Wednesday, April 20, 2005

Send it in a Letter

This is the last C.S. Lewis post for a long time, I promise :) I am done reading his books for now.

I am involved in a secular book club apart from the church one I attend. We read works of fiction every month, usually novels. When we first started a year ago, we were all throwing out suggestions for books. I mentioned The Screwtape Letters because I thought it was more fiction than apologetics (I was mistaken). Someone in the group liked that idea, and ever since has been bringing up the suggestion again and again. I had forgotten about it, but she didn't. So this month we read it. I was sick and consequently missed the meeting, but after speaking to the other members, I discovered that two people found it boring (but one said she was glad she read it anyway), the woman who re-suggested it enjoyed it, and the others didn't read it. This outcome was better than I expected. It is not a religious group like the other, and I was afraid they would be angry with my selection or think I was proselytizing.

I enjoyed the book very much and got a lot out of it (as I usually do with Lewis's work). For those of you who don't know, the book is a collection of letters that Screwtape (a veteran devil) writes to his nephew Wormwood (a novice), and they are full of advice on how to tempt the human he is assigned to. Here are some quotes I liked:

"Keep them watching their own minds and trying to produce feelings there by the action of their own wills. When they meant to ask Him for charity, let them, instead start trying to manufacture charitable feelings for themselves and not notice that this is what they are doing. [...] Teach them to estimate the value of each prayer by their success in producing the desired feeling; and never let them suspect how much success or failure of that kind depends on whether they are well or ill, fresh or tired, at the moment" (29).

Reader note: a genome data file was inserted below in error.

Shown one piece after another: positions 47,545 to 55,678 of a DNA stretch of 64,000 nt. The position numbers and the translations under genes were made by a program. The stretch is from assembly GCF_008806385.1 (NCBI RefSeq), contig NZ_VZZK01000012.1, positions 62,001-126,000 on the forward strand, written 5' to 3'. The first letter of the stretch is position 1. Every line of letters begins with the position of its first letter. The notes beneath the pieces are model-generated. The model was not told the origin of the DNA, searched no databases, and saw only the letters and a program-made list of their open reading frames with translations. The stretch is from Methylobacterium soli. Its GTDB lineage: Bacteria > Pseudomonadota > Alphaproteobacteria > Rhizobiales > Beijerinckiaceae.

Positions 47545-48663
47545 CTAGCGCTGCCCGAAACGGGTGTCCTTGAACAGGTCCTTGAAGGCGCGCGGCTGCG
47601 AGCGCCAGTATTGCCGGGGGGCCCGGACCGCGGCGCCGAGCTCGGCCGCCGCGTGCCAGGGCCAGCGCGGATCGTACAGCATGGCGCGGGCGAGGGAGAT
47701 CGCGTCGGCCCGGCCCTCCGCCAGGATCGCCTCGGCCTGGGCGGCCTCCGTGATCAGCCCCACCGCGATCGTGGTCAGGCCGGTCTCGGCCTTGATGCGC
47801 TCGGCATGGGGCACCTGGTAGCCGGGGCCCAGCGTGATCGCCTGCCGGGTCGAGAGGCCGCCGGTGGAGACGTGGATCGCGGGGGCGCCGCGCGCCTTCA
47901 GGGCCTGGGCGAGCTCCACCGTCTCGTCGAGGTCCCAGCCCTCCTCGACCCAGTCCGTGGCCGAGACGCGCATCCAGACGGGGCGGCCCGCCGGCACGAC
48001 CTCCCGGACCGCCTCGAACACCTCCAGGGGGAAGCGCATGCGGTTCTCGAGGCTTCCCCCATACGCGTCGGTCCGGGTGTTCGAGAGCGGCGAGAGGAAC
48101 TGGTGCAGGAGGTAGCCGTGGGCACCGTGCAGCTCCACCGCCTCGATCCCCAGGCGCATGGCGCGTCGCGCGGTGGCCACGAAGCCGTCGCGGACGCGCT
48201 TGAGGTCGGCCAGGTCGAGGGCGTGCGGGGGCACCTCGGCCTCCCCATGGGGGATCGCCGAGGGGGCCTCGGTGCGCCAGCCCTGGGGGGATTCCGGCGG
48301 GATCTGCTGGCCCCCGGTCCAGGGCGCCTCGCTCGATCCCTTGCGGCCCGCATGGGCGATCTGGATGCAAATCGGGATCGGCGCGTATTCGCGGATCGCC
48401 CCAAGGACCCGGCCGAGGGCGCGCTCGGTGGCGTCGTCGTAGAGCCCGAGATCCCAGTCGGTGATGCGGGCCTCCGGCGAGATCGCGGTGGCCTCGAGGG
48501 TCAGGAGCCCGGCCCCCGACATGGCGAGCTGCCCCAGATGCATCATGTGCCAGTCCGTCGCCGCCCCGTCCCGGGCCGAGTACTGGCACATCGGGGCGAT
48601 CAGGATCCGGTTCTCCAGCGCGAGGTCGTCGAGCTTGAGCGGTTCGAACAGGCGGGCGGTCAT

"There is nothing like suspense and anxiety for barricading a human's mind against the Enemy. He wants men to be concerned with what they do; our business is to keep them thinking about what will happen to them" (34).

"He wants them to learn to walk and must therefore take away His hand; and if only the will to walk is really there He is pleased even with their stumbles" (42).

"The Enemy will also try to render real in the patient's mind a doctrine which they all profess but find it difficult to bring home to their feelings - the doctrine that they did not create themselves, that their talents were given them, and that they might as well be proud of the colour of their hair" (60).

"We want a whole race perpetually in pursuit of the rainbow's end, never honest, nor kind, nor happy now, but always using as mere fuel wherewith to heap the altar of the Future every real gift which is offered them in the Present" (62-3).

"Prosperity knits a man to the World. He feels that he is "finding his place in it," while really it is finding its place in him. His increasing reputation, his widening circle of acquaintances, his sense of importance, the growing pressure of absorbing and agreeable work, build up in him a sense of being really at home on Earth, which is just what we want" (101).

"In peace we can make many of them ignore good and evil entirely; in danger, the issue is forced upon them in a guise to which even we cannot blind them" (104).
I like that he makes devils responsible for society's unrealistic standards of beauty (a.k.a. super thin types). That gave me a good chuckle.

As I was reading it, I was wondering, "What would the letters on tempting me look like?"

2 comments:

A. Estella Sassypants said...

I loved this book when I read it, and I found it to be a total "toe-stepper." I also found myself wondering what my letters would look like. Always love Lewis. I've been thinking of re-reading this one and Til We Have Faces.

sojourness said...

I began reading "Till We Have Faces" a few months ago but didn't have time to finish it. I was really enjoying it too. Will have to read it when I get a chance.